In the News: Rethinking Food Aid Programs

posted by Jolene McCall

The detrimental effects of food aid programs are not a recent realization. In fact, a variety of reports highlight the necessity to rethink the food aid industry, drawing attention to how these programs ultimately hurt local industry while those providing the aid profit. In an article published by IRIN News titled, “US Food Aid: Charity Begins at Home,” Tamara Leigh discusses debates surrounding the US Food for Peace program, launched more than 60 years ago, and the difficulty in reforming the food aid system. Continue reading

In the News: MDGs to SDGs and Development Summits

posted by Jolene McCall

In our ongoing coverage of the move from the MDGs to SDGs, including our recent “In the News” piece, “MDGs to SDGs – New Goals, Similar Failings?”, we aim to raise questions about the ability of development initiatives to address poverty. In a recent article featured in Pambazuka News titled, “Financing for Development: A Pan-African perspective”, the author, Odomaro Mubangizi, highlights a number of development issues the SDGs will seek to address while also asking, “Will the SDGs be another list of goals for the next 15 years?”

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In the News: Serious Inequalities in the Humanitarian Industry

posted by Cecelia Lynch

The following report and articles detail how the big NGOs, both faith-based and non-faith-based, continue to rake in most humanitarian and development funding to the detriment of national and local organizations. A growing number of observers from different quarters are now criticizing this increasingly institutionalized aspect of the aid architecture, demonstrating its ongoing paternalism and neocolonial characteristics. Continue reading

In the News: MDGs to SDGs – New Goals, Similar Failings?

posted by Cecelia Lynch

Over the next several years, we will certainly hear and read a lot about the “SDGs.” People might understandably ask, “Whatever became of the MDGs?” Either we have learned a lot about poverty and development, such that we know that “sustainability works,” as both a concept and a policy guide, or we are trying to cover for the fact that we don’t know that much after all, that insufficient progress has been made in achieving the elusive thing called “development,” and that the idea of “sustainability” is sufficiently grand and yet ambiguous to cover a range of possible goals and outcomes.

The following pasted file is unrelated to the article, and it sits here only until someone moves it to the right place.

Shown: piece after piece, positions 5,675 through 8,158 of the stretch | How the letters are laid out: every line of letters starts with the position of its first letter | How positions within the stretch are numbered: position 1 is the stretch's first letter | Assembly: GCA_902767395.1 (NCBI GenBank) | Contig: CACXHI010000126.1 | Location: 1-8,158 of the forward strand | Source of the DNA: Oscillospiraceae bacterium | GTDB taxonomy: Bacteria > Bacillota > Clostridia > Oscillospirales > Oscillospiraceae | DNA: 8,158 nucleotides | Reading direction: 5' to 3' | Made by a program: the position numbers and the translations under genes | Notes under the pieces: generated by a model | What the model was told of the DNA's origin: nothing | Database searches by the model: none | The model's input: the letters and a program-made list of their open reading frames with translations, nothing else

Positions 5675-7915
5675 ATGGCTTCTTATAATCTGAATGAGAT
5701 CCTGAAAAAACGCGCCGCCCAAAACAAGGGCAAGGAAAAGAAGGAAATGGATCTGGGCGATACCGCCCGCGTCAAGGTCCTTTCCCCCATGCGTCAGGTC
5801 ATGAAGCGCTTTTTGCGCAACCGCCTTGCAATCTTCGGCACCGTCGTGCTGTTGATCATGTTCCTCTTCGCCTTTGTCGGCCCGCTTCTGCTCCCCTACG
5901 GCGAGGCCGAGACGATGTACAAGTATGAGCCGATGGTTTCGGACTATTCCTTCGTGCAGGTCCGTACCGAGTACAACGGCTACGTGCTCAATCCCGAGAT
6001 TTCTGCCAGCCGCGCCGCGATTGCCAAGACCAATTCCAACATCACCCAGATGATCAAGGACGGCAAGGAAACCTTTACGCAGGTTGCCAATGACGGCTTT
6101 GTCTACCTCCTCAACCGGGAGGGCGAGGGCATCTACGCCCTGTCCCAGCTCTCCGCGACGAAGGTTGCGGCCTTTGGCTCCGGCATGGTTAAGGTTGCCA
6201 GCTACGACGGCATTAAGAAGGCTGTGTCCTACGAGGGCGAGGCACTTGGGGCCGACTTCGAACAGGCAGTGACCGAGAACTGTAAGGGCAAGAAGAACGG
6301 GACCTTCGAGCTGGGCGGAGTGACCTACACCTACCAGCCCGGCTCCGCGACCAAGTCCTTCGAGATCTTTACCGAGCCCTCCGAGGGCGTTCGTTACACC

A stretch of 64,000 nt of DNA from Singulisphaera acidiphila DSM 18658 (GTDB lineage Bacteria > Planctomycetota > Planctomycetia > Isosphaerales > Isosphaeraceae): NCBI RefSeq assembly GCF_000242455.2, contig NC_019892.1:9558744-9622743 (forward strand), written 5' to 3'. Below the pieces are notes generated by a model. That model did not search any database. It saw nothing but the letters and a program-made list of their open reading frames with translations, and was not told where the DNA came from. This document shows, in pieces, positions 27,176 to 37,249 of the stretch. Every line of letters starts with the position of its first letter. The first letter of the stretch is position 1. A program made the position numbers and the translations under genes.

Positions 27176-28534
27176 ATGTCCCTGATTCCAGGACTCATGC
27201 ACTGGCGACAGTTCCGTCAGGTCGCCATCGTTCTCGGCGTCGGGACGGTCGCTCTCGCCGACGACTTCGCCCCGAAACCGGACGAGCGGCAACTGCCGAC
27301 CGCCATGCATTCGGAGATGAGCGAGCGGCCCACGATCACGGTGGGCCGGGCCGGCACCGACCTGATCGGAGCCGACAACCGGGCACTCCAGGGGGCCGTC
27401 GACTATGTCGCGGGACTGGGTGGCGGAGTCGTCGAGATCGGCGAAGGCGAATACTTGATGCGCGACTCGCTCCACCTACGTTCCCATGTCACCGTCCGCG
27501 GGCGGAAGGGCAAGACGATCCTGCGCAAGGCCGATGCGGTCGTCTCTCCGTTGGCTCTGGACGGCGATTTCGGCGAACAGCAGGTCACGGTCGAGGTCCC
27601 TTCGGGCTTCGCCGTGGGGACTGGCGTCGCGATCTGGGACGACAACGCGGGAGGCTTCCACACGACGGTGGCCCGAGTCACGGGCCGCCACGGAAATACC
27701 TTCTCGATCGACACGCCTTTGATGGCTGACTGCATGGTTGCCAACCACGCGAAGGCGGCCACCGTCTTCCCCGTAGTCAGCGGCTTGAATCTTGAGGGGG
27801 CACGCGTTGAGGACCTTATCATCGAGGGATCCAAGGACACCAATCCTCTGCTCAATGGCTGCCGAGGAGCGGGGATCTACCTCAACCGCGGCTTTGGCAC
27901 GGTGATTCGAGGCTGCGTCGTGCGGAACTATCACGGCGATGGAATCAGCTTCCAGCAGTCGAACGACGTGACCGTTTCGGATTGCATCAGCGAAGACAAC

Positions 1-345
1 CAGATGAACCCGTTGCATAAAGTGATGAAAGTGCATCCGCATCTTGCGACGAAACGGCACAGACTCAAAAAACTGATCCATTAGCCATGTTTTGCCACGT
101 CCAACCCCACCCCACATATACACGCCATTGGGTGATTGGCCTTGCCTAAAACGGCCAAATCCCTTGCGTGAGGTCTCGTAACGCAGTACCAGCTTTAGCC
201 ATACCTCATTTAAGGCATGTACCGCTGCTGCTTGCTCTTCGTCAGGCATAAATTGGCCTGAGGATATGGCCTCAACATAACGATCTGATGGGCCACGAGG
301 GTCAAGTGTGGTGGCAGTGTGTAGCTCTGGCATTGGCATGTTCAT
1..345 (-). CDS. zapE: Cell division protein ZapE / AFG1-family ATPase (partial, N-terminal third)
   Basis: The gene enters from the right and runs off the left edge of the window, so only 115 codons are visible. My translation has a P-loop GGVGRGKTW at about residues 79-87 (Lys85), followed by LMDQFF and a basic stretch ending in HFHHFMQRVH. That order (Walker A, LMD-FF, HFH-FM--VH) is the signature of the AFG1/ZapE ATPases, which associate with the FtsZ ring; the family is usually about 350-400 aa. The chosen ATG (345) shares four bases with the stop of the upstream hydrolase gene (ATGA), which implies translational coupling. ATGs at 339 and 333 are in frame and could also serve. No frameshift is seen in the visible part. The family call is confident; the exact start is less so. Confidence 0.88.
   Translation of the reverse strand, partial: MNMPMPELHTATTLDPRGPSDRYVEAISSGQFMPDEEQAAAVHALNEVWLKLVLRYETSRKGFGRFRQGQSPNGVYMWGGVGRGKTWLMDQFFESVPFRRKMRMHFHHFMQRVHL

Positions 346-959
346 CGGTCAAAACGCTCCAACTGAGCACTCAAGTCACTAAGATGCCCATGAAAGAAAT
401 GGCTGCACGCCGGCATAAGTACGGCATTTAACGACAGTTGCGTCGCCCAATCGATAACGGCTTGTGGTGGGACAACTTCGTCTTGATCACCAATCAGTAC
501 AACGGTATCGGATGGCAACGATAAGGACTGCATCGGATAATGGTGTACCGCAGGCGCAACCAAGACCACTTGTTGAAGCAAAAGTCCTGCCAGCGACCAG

A. Bayo Ogunrotifa’s piece, “Grand Developmentalism: MDGs and SDGs in Sub-Saharan Africa,” is a first step at analyzing the new nomenclature.  Stay tuned for more!


In the News: “The King Said ‘Kwere-Kwere’ Must Go!”: Xenophobia as South Africa’s Politic Mirror

by Chammah J Kaunda 

Chammah J Kaunda (PhD) is from Zambia. He is a minister in Pentecostal Assemblies of God. He is currently a Postdoctoral Fellow in the College of Humanities, University of KwaZulu-Natal. His research focus is theo-decolonial discourse within an overarching theoretical framework of African theology. Functioning within this theory, he engages with issues of African Christianity and politics, theological education, missiological ecumenical and systematic theological thoughts.

In abstract, the key argument of this article is that xenophobia is a way of resisting the mutilation of black South African lives by neo-capitalist politicians; it is a scream of rage, a scream of disgust, a scream of anger, a scream of resentment, a scream of negation of political oppression and economic exploitation.  It is an atrocious, brutal, heinous revolutionary war and murderous revolt against political barbarianism and injustice in South Africa.

Xenophobia, by all accounts, is growing in South Africa and receiving much attention in media and among scholars.  However, we need to understand its underlying causes, or rather how it is rooted in or exacerbated by socio-political problems engendered by political injustice and economic exploitation. Foreigners are being used as hostile spaces of contestations against democratic casualties. The post-apartheid, undemocratic democracy has satisfied a few black elites and dissatisfied the majority living materially disgraceful lives. Xenophobic attacks on foreign nationals in townships do not contradict contemporary South African political mis-values; they merely exaggerate the domination, inequality and exploitation already present in political spheres. P Continue reading